THE GRYPHON'S SKULL
Reviewed by Steven H Silver
Gryphon’s Skull is the second historical novel from the pen of H.N. Turteltaub to deal with the merchant cousins Menedemos and Sostratos from fourth century Rhodes. While Over the Wind-Dark Sea saw the cousins trying their luck with exotic cargo in distant Italia, Gryphon’s Skull is a tour of the Aegean as the clouds of war threaten to arise between Alexander the Great’s successors, Ptolemaios and Antigonos. Despite their best endeavors to avoid the war, the two traders find themselves drawn into it in ways they hope they can turn to their advantage.
The book’s title comes from a skull Sostratos, the more intellectual cousin, purchases which he believes to be the remains of an actual gryphon. His goal throughout the book, and much to the consternation of Menedemos, is to travel to Athens to present the skull to the philosophers of either the Lykeion or the Academy. His plans are constantly sidelined, however, by the more prosaic decisions made by Menedemos as captain of the Aphrodite.
As with Over the Wine-Dark Sea, Gryphon’s Skull is more an episodic novel than a plotted one, with the two traders dealing with merchants in a variety of Grecian settings and pirates and other hazards of sea travel. While Turteltaub placed them in a war situation in Syracuse and Pompeii in the earlier novel, this time he allows them to interact with some of the primary historical characters of the time, most notably Ptolemaios, who is settled on Kos, where they spend more time than they would like.
One of the strengths of Gryphon’s Skull is the depiction it provides of the post-Alexandrine period in the region, notably how quickly the empire Alexander managed to conquer collapsed. The cousins must be careful about where they travel in the relatively close confines of the Aegean, especially after they encounter Ptolomaios on Kos. The shifting political alliances mean that they have to worry about how various locals and rulers will view them. This further underscores the fact that in this age long before instantaneous communications, rumor and news were still able to circulate quite effectively.
The characters and their relationships to each other and better drawn in Gryphon’s Skull than in Over the Wine-Dark Sea, although at times they still appear rather more distant than, perhaps, they should. In fact, despite the weeks that Sostratos and Menedemos spend in each others company on their trade missions, the relationships that ring most true are between each of the traders and their fathers, whether it is the turbulence of Menedemos’ relationship with Philodemos or Sostratos’ more tranquil one with Lysistratos. Interestingly, these portions of the novel only form the beginning and ending chapters of the book.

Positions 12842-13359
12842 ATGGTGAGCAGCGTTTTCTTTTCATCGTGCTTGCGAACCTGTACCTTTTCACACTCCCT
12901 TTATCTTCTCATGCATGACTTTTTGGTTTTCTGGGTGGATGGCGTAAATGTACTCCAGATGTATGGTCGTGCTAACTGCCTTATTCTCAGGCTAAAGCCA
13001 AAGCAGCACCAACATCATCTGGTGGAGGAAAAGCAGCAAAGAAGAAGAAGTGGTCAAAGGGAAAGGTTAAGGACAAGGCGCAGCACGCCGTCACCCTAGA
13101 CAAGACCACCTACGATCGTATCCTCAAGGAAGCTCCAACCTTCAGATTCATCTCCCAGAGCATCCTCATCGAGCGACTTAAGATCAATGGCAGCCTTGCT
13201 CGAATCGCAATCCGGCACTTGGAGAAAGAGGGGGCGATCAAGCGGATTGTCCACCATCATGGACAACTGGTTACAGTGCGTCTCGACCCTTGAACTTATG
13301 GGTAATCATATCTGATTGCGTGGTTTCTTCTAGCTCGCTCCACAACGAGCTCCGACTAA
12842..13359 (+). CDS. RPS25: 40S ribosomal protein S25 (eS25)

Despite their encounters with pirates and politicians as well as storms, there is a notable lack of tension in the novel. The reader never really has any doubt that Sostratos and Menedemos will survive their adventures and the team will show a profit and deliver Sostratos’ cherished gryphon’s skull to Athens. Whether or not these expectations come to fruition is not important since the reader never really doubts they will happen. In the end, Turteltaub provides the reader with enough twists that expectations in future volumes, which are set up at the end of Gryphon’s Skull may lead to an heightened tension about the duo’s success.
The lack of plot in Gryphon’s Skull is not as much of a problem as it might have been in other novels. Both Sostratos and Menedemos are provided with specific goals to accomplish, as well as responsibilities whether for maintaining the accounts or deciding the best route to take. While each episode can stand on its own, taken with the episodes which precede them, they do build to a greater understanding of the characters and the cultural situation of ancient Greece.
Gryphon’s Skull is an enjoyable look at a period which is frequently ignored for the flashier time it succeeded. Turteltaub breathes life into both the period and the people who populated it, from the powerful Ptolemaios down to the hermit-like resident of Patmos. The dichotomy between Menedemos and Sostratos means that every reader should be able to sympathize with one of the other as they receive a painless lesson in history.
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